Journal Article

Cryptochromes and Phytochromes Synergistically Regulate <i>Arabidopsis</i> Root Greening under Blue Light

Takeshi Usami, Nobuyoshi Mochizuki, Maki Kondo, Mikio Nishimura and Akira Nagatani

in Plant and Cell Physiology

Published on behalf of Japanese Society of Plant Physiologists

Volume 45, issue 12, pages 1798-1808
Published in print December 2004 | ISSN: 0032-0781
Published online December 2004 | e-ISSN: 1471-9053 | DOI:
Cryptochromes and Phytochromes Synergistically Regulate Arabidopsis Root Greening under Blue Light

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  • Biochemistry
  • Molecular and Cell Biology
  • Plant Sciences and Forestry


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To increase their fitness, plants sense ambient light conditions and modulate their developmental processes by utilizing multiple photoreceptors such as phytochrome, cryptochrome and phototropin. Even roots, which are normally not exposed to light, express photoreceptors and can respond to light by developing chloroplasts. In the present study, root greening was observed in Arabidopsis thaliana. Seedlings were grown under monochromatic light and chlorophyll levels in the roots were determined. It was found that blue light was far more effective at inducing chloroplast development in Arabidopsis roots than was red light, and this response was under the control of a strong synergistic interaction between phytochromes and cryptochromes. As expected, the cry1 mutant was deficient in this response. Interestingly, the phyAphyB double mutant failed to respond to blue light under these conditions. This strongly suggests that either phytochrome A or phytochrome B, in addition to cryptochrome, was required for this blue light response. It was further demonstrated that the expression of photosynthetic genes was regulated in the same way. Dichromatic irradiation experiments indicated that this interaction depends on the level of phyB PFR. Analysis of the cop1, det1 and hy5 mutants indicated that the corresponding factors were involved in the response.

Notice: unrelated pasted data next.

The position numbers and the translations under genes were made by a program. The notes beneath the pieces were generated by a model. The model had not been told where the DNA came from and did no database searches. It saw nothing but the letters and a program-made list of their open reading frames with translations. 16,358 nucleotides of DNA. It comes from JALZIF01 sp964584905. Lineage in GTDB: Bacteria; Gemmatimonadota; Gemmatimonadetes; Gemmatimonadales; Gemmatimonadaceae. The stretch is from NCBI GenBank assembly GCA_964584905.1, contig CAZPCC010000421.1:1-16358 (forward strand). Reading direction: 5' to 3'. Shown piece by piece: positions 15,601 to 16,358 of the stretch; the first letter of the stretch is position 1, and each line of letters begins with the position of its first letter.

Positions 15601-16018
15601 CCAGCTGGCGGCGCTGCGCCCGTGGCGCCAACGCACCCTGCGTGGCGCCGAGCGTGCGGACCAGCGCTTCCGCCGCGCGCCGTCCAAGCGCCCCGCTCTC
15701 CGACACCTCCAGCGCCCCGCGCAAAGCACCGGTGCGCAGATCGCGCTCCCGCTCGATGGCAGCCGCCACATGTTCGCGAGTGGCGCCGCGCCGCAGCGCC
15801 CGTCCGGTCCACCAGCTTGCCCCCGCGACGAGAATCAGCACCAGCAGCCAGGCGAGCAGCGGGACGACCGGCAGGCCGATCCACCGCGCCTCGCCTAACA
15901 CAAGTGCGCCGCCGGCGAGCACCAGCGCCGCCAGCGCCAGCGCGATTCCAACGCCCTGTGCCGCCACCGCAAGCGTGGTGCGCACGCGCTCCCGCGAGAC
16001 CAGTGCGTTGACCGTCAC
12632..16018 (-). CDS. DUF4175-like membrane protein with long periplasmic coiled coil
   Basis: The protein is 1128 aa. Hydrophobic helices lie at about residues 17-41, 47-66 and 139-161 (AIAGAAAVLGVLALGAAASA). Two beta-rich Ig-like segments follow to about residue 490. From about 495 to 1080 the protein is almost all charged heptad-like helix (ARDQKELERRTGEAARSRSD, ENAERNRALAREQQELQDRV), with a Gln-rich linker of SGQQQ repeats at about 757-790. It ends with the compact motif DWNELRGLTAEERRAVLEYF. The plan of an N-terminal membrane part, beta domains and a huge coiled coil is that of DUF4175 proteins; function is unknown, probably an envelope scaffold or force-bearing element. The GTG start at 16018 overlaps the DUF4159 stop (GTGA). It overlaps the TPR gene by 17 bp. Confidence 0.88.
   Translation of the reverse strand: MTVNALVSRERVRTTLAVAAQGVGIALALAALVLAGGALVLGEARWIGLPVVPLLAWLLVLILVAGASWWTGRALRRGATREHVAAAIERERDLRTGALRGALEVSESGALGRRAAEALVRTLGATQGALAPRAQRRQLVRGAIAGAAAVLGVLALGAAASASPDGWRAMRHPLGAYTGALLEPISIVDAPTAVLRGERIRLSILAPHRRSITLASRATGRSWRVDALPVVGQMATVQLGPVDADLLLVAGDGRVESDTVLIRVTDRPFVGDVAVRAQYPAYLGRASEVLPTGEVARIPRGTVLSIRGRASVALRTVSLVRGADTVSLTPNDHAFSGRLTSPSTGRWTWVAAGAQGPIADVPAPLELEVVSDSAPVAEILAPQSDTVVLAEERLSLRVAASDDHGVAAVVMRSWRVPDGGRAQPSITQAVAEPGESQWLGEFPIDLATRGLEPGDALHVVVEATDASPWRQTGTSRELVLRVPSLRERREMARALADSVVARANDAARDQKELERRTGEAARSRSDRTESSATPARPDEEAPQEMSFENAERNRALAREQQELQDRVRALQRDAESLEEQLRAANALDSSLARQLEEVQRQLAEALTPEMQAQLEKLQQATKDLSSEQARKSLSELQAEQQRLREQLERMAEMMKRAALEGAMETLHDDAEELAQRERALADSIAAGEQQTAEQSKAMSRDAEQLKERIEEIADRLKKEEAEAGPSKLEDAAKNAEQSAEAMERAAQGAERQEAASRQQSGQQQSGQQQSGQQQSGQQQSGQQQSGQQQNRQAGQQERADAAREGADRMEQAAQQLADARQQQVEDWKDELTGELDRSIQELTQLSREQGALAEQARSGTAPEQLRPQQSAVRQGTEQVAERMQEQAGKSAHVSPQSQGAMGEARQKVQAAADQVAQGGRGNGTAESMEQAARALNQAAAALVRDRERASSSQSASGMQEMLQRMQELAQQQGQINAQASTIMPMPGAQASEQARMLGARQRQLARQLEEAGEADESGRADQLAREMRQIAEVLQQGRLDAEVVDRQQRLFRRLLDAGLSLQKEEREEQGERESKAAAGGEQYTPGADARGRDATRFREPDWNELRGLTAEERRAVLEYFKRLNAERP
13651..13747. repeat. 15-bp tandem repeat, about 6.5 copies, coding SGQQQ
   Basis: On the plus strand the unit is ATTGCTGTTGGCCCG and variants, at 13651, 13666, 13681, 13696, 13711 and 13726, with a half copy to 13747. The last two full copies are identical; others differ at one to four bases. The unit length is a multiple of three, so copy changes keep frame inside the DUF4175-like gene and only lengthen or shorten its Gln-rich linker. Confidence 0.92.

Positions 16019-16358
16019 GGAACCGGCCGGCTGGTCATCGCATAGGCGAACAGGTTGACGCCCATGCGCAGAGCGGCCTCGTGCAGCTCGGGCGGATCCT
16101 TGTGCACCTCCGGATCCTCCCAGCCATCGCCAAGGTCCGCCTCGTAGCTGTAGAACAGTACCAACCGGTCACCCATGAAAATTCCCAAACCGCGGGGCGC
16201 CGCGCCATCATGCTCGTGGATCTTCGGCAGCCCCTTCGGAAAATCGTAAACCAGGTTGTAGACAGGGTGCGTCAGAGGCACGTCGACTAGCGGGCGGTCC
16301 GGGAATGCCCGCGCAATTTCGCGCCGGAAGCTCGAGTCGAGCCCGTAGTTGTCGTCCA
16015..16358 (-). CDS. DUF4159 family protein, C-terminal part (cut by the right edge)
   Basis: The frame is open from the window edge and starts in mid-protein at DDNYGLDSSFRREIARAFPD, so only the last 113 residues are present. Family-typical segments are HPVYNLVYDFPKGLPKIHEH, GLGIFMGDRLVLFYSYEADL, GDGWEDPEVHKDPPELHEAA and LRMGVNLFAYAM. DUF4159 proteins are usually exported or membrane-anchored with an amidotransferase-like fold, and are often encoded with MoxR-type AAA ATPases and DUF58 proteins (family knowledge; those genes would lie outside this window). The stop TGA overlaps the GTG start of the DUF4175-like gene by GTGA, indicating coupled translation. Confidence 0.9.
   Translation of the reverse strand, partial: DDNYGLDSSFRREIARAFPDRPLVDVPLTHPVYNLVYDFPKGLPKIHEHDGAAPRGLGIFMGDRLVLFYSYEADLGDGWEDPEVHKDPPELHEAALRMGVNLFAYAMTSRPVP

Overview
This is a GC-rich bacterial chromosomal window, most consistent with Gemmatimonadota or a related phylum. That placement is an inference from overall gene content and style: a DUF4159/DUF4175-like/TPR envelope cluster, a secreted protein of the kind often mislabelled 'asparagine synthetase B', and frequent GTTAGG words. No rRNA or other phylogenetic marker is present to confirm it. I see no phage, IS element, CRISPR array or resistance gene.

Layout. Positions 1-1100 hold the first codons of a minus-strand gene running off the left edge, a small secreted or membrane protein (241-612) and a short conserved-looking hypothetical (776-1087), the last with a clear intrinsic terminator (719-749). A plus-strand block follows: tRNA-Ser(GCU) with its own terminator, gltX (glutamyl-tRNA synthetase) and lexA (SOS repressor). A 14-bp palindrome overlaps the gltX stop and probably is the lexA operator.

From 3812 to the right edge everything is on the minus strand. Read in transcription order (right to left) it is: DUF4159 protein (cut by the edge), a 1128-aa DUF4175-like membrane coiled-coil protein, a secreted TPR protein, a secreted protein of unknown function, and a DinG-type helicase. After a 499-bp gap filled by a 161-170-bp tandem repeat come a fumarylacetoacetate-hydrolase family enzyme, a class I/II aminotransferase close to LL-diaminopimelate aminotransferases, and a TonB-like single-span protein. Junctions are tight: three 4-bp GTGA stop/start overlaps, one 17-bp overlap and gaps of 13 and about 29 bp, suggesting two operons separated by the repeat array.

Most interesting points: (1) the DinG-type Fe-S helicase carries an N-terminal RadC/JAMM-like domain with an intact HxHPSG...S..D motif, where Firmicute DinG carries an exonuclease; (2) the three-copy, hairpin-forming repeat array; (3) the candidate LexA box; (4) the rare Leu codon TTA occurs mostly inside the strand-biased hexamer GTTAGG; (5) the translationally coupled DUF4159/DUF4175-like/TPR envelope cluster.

Keywords: Keywords: Arabidopsis thaliana — Chloroplast development — Cryptochrome — Gene expression — Phytochrome — Root.; Abbreviations: cry1, cryptochrome 1; cry2, cryptochrome 2; Ler, ecotype Landsberg erecta; phyA, phytochrome A; phyB, phytochrome B; RT-PCR, reverse transcription-polymerase chain reaction.

Journal Article.  6959 words.  Illustrated.

Subjects: Biochemistry ; Molecular and Cell Biology ; Plant Sciences and Forestry

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